11-Jun-2001 -- On Monday morning, we went touring around Cashel and started driving along HWY-N72 SW to Killarney. We decided that since we were passing near to N52 9W that we would like to spend an hour out of the afternoon and go for a walk. Turning south through the town of MillStreet, we headed for the hills...
After driving on a few back roads, we were within about 2.5km from the confluence point, so we decided to get out and walk the rest of the way. Walking along a logging road, getting bitten by insects, and not making much progress, we looked for a way through the dense trees.
We started to loop back and intersected what looked to be the road we had parked on. However, rather than go back to the car, we decided to continue on foot and follow the road. Climbing higher and higher into the Irish hills (quite scenic) we came across some standing stones and took a ten minute break.
Back on the track and getting ever closer, we marched up hill and were about 1.0km from the site. The road continued on for about another kilometre and looped back at the bottom of a valley before us. After (mis)reading the GPS (I'm new at this) we decided to cut across country and save time by walking directly down to the road in the valley.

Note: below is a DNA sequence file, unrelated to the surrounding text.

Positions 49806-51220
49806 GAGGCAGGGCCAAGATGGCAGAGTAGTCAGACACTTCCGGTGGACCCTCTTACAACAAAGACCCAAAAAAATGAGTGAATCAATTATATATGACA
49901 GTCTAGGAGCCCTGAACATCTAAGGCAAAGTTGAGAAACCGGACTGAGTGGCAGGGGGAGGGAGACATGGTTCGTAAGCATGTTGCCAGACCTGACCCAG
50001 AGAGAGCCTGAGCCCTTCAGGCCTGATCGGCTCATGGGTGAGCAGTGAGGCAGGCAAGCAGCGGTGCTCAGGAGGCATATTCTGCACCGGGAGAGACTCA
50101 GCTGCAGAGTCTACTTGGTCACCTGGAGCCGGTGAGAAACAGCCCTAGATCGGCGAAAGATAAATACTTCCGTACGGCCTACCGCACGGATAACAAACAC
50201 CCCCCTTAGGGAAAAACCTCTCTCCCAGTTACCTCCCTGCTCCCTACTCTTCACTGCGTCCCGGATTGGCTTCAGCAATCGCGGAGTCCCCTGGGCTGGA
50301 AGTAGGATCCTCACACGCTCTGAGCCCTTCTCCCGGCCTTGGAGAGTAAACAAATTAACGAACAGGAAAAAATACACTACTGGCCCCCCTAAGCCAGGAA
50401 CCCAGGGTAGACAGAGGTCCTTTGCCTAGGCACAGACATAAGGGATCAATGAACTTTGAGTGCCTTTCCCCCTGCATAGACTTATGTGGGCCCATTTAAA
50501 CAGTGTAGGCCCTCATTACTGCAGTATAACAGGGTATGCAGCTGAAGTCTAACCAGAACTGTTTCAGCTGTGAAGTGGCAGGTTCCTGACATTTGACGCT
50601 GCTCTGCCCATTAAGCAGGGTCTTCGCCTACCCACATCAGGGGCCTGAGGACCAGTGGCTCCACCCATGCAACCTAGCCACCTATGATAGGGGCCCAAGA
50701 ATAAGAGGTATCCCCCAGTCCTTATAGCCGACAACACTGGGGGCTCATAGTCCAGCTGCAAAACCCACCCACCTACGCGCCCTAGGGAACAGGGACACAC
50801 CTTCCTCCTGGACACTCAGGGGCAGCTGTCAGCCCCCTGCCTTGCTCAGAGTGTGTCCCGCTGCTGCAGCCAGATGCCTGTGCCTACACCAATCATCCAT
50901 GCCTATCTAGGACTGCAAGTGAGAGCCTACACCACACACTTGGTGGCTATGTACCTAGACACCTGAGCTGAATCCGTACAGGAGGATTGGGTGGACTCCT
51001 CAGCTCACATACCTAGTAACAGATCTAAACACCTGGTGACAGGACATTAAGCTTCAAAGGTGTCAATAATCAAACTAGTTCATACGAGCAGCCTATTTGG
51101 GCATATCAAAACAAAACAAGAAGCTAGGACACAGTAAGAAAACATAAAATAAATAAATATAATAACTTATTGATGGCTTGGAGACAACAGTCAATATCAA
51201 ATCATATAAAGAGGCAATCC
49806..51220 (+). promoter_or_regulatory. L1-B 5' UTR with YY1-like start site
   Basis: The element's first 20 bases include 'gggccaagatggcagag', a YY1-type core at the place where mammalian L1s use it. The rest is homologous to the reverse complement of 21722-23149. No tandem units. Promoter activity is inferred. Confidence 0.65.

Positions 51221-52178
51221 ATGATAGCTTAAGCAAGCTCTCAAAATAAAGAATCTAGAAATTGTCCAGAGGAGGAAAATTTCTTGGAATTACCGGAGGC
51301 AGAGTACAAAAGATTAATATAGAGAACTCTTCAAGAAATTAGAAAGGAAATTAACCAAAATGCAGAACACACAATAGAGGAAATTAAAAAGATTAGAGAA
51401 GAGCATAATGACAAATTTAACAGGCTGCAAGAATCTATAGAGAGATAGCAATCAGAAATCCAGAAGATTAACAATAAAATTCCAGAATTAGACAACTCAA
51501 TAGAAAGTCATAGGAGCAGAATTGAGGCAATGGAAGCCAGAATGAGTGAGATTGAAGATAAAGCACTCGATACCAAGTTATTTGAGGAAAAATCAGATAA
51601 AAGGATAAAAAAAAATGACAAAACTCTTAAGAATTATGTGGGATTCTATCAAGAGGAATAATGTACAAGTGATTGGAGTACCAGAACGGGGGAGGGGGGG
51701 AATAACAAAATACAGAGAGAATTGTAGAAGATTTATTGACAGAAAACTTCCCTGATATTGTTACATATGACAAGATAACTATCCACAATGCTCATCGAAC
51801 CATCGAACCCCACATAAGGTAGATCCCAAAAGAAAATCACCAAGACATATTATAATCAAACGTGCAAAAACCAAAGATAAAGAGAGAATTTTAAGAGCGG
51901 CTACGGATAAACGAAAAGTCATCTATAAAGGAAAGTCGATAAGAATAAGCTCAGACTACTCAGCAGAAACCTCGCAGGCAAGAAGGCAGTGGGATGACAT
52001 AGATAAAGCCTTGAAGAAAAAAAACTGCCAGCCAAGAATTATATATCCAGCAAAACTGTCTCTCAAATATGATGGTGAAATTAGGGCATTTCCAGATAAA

Having reached the valley bottom and reconnected with the road (about 65m altitude or so) we reoriented and discovered that the confluence point is still about 900m up the other side of the valley (at this point, my companions are starting to lose the sense of "fun".) We march up the even steeper slope, while I, continually read out our distance for encouragement.
About three-quarters of the way up the hill (about 440m altitude) we find the point and take the requisite pictures. We were rewarded with a scenic view of the valley with its winding road and trees off in the distance. We head back for the car cutting across the hill top rather than going back down into the valley, our task now complete.
Once we got back to the car (we take the long way, on my assurances that it will be shorter – my second GPS faux-pas), three and a half hours later, we realize that we could have driven 8km of the 10km trip. It was, however, both an adventure and an enjoyable walk in the Irish countryside.